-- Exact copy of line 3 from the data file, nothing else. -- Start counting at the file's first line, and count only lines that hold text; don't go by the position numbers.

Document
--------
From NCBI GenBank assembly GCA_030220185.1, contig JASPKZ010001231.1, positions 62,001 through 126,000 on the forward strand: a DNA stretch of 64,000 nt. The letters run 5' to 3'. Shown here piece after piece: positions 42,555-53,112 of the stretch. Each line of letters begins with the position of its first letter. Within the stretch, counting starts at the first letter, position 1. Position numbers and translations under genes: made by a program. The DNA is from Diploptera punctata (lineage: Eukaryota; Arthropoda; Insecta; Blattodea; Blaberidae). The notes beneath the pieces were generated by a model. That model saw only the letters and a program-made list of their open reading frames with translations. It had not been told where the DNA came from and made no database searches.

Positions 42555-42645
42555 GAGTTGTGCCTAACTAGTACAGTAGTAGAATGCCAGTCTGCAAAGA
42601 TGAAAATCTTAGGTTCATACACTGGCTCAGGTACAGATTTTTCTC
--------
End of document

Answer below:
42555 GAGTTGTGCCTAACTAGTACAGTAGTAGAATGCCAGTCTGCAAAGA